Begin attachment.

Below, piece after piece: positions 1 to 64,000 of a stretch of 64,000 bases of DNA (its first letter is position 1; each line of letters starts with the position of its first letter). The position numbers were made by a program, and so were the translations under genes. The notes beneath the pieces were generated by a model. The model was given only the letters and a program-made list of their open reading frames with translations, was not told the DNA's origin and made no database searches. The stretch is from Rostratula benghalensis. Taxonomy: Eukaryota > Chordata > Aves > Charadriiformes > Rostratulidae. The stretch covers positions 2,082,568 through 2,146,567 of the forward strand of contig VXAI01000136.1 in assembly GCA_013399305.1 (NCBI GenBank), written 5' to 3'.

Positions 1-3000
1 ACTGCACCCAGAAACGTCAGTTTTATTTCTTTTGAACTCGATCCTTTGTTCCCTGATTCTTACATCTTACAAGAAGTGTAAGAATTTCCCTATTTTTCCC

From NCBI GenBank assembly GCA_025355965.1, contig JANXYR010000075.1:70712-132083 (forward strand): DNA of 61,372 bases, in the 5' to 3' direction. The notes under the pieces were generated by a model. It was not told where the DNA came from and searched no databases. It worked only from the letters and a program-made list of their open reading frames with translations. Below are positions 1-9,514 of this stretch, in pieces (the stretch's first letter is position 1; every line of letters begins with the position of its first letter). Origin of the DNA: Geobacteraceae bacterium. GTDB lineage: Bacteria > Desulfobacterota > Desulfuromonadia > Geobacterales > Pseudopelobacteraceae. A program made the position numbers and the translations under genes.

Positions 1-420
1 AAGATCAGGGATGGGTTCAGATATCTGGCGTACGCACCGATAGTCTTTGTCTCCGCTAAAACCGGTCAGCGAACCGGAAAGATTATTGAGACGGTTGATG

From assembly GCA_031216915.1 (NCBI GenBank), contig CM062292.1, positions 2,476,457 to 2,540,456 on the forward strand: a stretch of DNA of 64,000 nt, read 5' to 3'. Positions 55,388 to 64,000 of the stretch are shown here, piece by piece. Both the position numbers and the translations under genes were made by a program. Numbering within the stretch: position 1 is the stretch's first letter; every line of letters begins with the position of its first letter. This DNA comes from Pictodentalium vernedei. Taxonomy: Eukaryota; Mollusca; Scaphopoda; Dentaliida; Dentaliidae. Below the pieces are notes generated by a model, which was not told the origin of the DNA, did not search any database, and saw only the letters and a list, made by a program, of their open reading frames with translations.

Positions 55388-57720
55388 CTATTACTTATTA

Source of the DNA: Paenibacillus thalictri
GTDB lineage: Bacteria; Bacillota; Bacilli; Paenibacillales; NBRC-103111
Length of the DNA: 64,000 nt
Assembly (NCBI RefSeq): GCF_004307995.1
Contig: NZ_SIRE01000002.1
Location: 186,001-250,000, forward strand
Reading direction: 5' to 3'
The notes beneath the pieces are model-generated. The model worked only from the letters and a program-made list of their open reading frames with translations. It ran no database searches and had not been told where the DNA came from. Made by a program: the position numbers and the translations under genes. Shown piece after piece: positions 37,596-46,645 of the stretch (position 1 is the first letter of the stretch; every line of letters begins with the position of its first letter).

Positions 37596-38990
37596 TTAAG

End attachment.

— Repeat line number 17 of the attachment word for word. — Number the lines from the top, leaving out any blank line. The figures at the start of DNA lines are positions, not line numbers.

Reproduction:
The notes beneath the pieces are model-generated. The model worked only from the letters and a program-made list of their open reading frames with translations. It ran no database searches and had not been told where the DNA came from. Made by a program: the position numbers and the translations under genes. Shown piece after piece: positions 37,596-46,645 of the stretch (position 1 is the first letter of the stretch; every line of letters begins with the position of its first letter).